By Wendy Sarubbi | September 8, 2014 12:31 pm

The very personal research mission of one UCF College of Medicine student received honors at the Florida Medical Association’s 2014 David A. Paulus, M.D Poster Symposium in July. Second-year M.D. student Jae Kim received second place honors among 100 other presentations for his research on gout, a disease his brother-in-law suffers from.

Gout, a form of arthritis, causes patients excruciating joint pain that may come without warning and last for days. The pain is caused by a rise of uric acid in the blood. Kim, who earned a master’s degree in engineering at UCLA before coming to medical school, created an electrical device that measures the amount of uric acid in the blood. Currently, gout sufferers would have to go to the hospital to have such levels measured, and would typically do so only after an attack begins.

Kim is doing the gout research as part of his FIRE (Focused Inquiry and Research Experience) project, a module that requires every College of Medicine student to participate in a two-year research project. “We are delighted that Jae’s research has been recognized among all other medical students in Florida,” said FIRE Module Director Dr. Diane Jacobs. “His FIRE project is a perfect example of a student taking prior expertise gained outside of medicine (in this case engineering) and applying it to a medical problem.”

Last March, Kim won second place at the medical school’s annual  FIRE Research Conference for his oral presentation on the device, called a spectrophotometer. Roughly the size of a coffee maker, spectrophotometers are commonly used in chemistry to measure the amount of a certain chemical or substance—in this case, a blood sample.  Kim is hoping to make the device more portable and expand its uses to detect other harmful materials in the blood.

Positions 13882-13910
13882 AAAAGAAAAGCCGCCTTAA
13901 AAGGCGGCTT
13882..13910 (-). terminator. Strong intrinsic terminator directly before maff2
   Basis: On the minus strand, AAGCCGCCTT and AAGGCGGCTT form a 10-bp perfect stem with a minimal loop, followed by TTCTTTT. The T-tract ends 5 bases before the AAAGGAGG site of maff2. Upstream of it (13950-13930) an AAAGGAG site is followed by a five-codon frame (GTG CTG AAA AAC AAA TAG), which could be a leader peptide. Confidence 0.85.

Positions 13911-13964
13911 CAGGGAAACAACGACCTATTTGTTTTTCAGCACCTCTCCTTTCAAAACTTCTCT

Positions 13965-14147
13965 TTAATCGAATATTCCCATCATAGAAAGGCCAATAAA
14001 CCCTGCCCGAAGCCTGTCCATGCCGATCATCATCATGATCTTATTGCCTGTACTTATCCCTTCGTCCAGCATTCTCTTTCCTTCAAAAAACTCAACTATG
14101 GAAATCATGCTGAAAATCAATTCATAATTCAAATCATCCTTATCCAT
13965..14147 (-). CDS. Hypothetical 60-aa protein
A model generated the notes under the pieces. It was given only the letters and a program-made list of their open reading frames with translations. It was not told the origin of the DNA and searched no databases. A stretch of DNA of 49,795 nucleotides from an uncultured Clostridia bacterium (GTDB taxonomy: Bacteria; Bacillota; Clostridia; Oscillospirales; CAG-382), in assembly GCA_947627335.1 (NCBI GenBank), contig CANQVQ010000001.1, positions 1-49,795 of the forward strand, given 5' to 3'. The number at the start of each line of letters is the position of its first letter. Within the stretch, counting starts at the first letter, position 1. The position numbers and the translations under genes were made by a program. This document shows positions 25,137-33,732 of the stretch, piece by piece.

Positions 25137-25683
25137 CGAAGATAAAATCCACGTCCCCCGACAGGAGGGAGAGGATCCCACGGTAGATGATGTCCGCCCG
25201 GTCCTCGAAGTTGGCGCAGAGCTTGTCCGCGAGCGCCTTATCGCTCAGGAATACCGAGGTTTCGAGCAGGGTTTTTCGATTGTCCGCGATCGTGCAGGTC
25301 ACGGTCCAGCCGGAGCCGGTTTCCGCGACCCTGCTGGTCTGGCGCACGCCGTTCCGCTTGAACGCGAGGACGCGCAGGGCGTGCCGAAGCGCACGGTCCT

Kim said he has always been a scientific discoverer at heart and watching a relative deal with the painful symptoms of gout was the inspiration for his research. “I’ve always been a person who likes to ask questions, it’s important to be curious,” he said. “I’m really interested in preventative medicine. My motivation is to help patients detect the levels of uric acid in their blood so they can make adjustments immediately, before an attack.”

Kim said he entered the Florida Medical Association competition to demonstrate the research being done at the College of Medicine and to share scientific information with researchers across the state. He said he was inspired to seek out research opportunities long before he stepped into a medical school class.  “Dean (Deborah) German mentioned during my interview that she wants and needs students to roll up their sleeves together to strengthen the program,” he said.  “I was very intrigued by the fact that I could potentially contribute and continue my interest in research.”

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